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Housing associations reclassified as private bodies

Words: Laura Edgar

Communities secretary Sajid Javid has announced that housing associations will be reclassified as private sector organisations.

Speaking in Bristol, Javid said housing minister Alok Sharma had signed the legislation that would make this happen yesterday (15 November), remove related debt from the government's balance sheet.

The move will free housing associations from the “shackles of public sector bureaucracy”, allowing them to “concentrate on their core, crucial mission – building homes”.

David Orr, chief executive at the National Housing Federation, which represents housing associations, said he “strongly” supports the move.

“This is welcome recognition of their position as independent social businesses with a shared social purpose of building a quality home that everyone can afford.

"Housing associations already represent excellent value for the taxpayer – for every £1 the government puts in, housing associations put £6 of their own.

"In the last year, the sector started building almost 50,000 new homes – an increase of 13 per cent on 2015/16. This change will allow them to build on their strong track record and secure the long-term finance needed to build even more affordable homes.”

Councils and local plans

On local plans, Javid said 70 local authorities still haven’t adopted a local plan, more than 13 years after the process was first introduced. Of those, 15 “are showing particular cause for concern”.

“No plans means no certainty for local people.”

Javid said he had begun the process of intervention outlined in February’s housing white paper. Those councils are: Basildon, Brentwood, Bolsover, Calderdale, Castle Point, Eastleigh, Liverpool, Mansfield, North East Derbyshire, Northumberland, Runnymede, St Albans, Thanet, Wirral, and York.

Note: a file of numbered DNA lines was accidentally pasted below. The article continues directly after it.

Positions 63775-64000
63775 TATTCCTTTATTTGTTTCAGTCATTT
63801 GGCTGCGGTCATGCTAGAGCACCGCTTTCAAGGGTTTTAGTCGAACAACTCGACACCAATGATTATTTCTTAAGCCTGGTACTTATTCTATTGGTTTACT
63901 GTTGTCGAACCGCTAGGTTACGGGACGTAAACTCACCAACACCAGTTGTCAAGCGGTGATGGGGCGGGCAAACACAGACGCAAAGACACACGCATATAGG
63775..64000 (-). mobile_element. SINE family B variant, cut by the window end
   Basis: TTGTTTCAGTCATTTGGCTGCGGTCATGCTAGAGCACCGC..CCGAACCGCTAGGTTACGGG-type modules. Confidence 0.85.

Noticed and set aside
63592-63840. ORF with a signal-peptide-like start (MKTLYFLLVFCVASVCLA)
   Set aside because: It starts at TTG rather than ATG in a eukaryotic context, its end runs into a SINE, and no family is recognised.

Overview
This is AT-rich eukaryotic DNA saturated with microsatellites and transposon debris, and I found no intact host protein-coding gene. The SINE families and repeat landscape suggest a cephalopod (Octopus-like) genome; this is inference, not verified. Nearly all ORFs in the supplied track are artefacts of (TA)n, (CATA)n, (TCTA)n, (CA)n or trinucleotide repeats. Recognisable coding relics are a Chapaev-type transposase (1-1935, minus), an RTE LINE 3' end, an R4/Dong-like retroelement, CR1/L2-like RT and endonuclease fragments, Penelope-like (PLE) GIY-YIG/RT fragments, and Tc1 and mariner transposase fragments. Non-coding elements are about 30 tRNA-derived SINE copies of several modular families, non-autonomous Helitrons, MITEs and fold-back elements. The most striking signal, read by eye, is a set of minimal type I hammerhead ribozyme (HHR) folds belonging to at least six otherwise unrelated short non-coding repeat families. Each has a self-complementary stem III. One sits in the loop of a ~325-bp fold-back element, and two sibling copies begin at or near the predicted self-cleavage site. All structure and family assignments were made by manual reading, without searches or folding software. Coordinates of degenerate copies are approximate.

They have until 31 January 2018 to explain why they haven’t published a plan. Javid will consider these reasons before deciding whether to use the powers he has to direct specific actions on the councils.

He implored them: “Get your plan written. Get your plan adopted.”


Speaking on affordability, Javid said those saying that there isn’t a housing problem in the country are “usually baby boomers who have long-since paid off their own mortgage” and are not facing up to the modern market.

He pledged to “fix the broken housing market”, stating that he is as far from complacency as he can get.

He wants to see collaboration and a huge range of different groups working together to tackle the “many faces” of the housing challenge.

The Homes and Communities Agency (HCA) should be less cautious; for Javid, it should be more aggressive and more muscular. Housebuilders should be building more quickly, with the government “actively removing barriers to build-out” he said.

Read more:

Ministerial statement on local authority intervention:

Housing white paper: Government to support SMEs and renters

Sajid Javid’s full speech

Image credit | Conservative Party